Wally Wood, FLT Founder monument near Hesse Lean-to, map M9 - Photo R. Hopkins
Amazing One-Day End-to-End Hike of the FLT
In celebration of the 50th¬†Anniversary of the FLT and National Trails Day June 2, 2012
What a beautiful day for a hike and WE DID IT! 75 hikes, 554 hikers, 583.5* miles, ONE DAY! See the¬†¬†Hike Map¬†and click on a hike for details and photos.
Thanks to all who participated.
On June 2, 2012, American Hiking Society‚Äôs National Trails Day¬ģ, we began the celebration of the 50thAnniversary of the Finger Lakes Trail and the Finger Lakes Trail Conference by hiking the entire 567.5* mile length of the Main Finger Lakes Trail in¬†one day. We did this by hiking 75 different sections of the trail in 75 simultaneous hikes of 5 to 10 miles each.
Following the hikes, we gathered in different locations across the state to celebrate.
The hikes were free and open to the public but we requested that hikers register in advance to help us with planning for this major event. We offered hikers who registered and completed a hike a commemorative patch celebrating the event (shown at right). We have placed the order for patches based on hike leader reports and will be distributing them in person to those attending the¬†2012 Spring Weekend. For those not attending, we will be distributing patches by US mail during the last week in June.¬†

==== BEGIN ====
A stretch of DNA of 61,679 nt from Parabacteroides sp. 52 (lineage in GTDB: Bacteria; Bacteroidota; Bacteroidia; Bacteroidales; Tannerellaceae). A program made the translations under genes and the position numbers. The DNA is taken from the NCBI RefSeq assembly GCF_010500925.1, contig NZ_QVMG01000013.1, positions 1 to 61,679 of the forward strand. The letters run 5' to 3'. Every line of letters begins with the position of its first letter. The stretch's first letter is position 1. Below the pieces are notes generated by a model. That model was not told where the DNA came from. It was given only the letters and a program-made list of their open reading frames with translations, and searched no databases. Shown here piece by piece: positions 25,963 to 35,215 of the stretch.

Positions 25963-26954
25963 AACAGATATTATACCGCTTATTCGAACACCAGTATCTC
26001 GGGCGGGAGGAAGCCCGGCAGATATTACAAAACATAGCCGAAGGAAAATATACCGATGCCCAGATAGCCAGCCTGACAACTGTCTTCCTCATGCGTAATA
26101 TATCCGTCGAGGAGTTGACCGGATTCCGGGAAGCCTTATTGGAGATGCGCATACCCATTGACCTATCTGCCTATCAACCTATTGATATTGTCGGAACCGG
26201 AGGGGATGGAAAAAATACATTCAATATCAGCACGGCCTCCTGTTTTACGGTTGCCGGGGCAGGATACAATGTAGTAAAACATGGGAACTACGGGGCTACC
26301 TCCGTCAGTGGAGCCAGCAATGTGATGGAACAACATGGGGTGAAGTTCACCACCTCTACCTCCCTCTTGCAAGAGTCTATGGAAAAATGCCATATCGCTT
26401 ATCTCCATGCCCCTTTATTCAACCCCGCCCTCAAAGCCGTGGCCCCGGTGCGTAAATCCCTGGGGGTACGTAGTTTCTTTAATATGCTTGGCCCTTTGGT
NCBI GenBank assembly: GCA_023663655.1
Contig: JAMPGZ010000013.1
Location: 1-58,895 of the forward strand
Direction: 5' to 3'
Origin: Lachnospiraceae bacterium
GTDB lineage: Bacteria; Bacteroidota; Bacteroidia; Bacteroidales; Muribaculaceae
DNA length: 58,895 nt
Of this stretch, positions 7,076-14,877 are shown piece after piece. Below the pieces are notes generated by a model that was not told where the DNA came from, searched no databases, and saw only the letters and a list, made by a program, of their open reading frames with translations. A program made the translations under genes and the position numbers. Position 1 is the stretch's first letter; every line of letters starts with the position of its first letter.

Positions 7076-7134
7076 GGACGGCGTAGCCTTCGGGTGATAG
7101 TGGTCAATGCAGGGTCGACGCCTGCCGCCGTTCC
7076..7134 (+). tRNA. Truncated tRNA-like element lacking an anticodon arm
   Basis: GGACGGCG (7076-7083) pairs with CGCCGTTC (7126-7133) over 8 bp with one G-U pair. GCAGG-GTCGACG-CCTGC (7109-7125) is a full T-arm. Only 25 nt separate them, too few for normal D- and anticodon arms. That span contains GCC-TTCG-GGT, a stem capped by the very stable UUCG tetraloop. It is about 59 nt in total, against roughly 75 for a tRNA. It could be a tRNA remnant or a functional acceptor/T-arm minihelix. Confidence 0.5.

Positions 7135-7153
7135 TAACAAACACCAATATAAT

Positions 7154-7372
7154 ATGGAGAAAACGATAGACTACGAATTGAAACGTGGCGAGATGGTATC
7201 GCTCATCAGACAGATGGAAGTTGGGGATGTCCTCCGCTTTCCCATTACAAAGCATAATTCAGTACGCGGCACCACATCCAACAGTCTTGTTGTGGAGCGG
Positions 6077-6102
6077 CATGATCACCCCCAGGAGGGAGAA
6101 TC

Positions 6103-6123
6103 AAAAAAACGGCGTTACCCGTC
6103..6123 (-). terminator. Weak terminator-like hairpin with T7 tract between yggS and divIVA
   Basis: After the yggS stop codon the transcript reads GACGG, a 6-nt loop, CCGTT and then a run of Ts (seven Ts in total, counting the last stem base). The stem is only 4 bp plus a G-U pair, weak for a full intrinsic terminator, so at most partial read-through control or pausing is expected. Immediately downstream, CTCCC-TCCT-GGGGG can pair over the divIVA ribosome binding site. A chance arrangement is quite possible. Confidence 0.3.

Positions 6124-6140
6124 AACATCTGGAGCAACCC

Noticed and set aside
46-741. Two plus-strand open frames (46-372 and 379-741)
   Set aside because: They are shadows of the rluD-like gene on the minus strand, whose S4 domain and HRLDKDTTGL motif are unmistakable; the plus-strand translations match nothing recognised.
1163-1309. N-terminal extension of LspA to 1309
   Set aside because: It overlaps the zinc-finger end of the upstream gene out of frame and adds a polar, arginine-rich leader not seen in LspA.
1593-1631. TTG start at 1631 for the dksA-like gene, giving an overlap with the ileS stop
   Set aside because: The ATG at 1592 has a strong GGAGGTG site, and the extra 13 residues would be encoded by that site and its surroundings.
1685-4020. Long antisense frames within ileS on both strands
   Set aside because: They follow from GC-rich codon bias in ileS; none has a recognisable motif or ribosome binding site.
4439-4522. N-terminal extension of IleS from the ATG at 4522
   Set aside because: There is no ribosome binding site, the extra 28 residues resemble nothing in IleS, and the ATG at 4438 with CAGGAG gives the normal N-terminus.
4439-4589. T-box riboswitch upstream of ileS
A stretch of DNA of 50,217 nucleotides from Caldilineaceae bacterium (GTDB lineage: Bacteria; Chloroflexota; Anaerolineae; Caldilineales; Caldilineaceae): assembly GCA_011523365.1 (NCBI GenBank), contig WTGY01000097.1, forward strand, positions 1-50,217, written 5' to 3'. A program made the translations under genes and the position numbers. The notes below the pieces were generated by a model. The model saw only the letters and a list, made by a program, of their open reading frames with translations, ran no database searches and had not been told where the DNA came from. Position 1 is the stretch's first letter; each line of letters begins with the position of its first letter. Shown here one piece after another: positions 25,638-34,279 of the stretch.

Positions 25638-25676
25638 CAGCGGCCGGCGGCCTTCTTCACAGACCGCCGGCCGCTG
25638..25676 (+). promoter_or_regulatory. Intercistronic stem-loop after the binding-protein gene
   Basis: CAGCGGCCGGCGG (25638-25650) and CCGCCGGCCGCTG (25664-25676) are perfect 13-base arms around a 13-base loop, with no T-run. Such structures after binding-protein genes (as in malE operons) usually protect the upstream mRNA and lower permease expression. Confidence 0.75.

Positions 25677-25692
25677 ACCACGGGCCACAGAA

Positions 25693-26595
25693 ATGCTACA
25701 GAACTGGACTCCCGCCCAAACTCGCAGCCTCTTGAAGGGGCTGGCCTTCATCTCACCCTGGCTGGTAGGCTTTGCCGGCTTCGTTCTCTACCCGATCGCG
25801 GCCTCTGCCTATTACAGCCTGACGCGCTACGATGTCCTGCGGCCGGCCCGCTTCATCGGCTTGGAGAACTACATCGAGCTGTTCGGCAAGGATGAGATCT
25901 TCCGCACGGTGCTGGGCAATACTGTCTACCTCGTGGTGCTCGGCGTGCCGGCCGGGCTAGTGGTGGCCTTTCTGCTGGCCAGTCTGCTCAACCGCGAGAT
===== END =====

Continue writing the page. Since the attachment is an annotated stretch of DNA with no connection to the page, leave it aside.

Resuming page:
*The official mileage of the main FLT at the time we planned the hike was 567.5 miles. The actual distance hiked was 583.5 miles due to some overlap and recent reroutes.
Those persons enjoying the Finger Lakes Trail (FLT) and/or activities sponsored by the Finger Lakes Trail¬†Conference (FLTC) or any clubs conducting activities on behalf of, or in support of the FLTC, accept full¬†personal responsibility for their own well being, or, for the well being of a minor when acting in the capacity¬†of parent or guardian. Further, users of the Finger Lakes Trail accept and understand that hiking is¬†a rigorous activity often conducted in rugged outdoor conditions subject to variations in weather and¬†terrain conditions which may involve the risk of injury or death, and, that they are fully responsible for their own safety and selecting activities that are consistent with their physical capabilities.